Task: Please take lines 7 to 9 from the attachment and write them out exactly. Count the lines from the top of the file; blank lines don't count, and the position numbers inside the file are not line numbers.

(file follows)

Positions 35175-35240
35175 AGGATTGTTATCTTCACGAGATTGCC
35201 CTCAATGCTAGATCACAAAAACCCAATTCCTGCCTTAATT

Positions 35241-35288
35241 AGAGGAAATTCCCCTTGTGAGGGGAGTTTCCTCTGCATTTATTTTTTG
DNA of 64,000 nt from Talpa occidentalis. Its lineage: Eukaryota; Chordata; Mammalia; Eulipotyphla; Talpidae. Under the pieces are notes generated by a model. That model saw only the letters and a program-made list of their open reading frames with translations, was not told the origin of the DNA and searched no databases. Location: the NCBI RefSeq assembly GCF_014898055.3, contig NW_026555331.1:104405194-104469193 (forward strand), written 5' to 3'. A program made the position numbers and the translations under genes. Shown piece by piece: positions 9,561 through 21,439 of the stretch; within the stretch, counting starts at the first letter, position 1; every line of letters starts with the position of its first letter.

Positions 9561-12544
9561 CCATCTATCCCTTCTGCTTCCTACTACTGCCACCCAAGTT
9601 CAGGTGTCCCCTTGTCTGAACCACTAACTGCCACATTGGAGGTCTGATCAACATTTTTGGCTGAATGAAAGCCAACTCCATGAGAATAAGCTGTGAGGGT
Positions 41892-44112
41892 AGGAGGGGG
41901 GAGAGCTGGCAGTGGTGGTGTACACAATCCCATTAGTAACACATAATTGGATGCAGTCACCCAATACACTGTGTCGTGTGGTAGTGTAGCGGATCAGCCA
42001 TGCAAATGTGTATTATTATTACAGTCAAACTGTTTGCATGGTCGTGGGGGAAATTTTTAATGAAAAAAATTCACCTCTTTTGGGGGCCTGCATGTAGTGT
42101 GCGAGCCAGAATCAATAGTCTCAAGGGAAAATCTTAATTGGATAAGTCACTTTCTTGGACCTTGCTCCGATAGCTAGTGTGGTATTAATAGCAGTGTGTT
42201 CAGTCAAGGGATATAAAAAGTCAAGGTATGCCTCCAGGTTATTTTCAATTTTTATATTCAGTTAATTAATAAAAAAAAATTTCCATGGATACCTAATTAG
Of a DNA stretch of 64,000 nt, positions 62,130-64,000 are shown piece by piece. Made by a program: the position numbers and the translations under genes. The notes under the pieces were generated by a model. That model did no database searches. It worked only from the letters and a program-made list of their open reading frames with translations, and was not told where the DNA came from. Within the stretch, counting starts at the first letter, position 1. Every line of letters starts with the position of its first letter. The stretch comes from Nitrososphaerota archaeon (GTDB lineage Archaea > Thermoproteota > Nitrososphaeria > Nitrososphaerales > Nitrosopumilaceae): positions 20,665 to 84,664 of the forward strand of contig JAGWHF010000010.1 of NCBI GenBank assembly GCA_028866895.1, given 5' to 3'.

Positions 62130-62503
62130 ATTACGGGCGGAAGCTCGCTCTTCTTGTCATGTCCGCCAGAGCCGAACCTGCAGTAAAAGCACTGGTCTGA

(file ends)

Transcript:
Positions 9561-12544
9561 CCATCTATCCCTTCTGCTTCCTACTACTGCCACCCAAGTT
9601 CAGGTGTCCCCTTGTCTGAACCACTAACTGCCACATTGGAGGTCTGATCAACATTTTTGGCTGAATGAAAGCCAACTCCATGAGAATAAGCTGTGAGGGT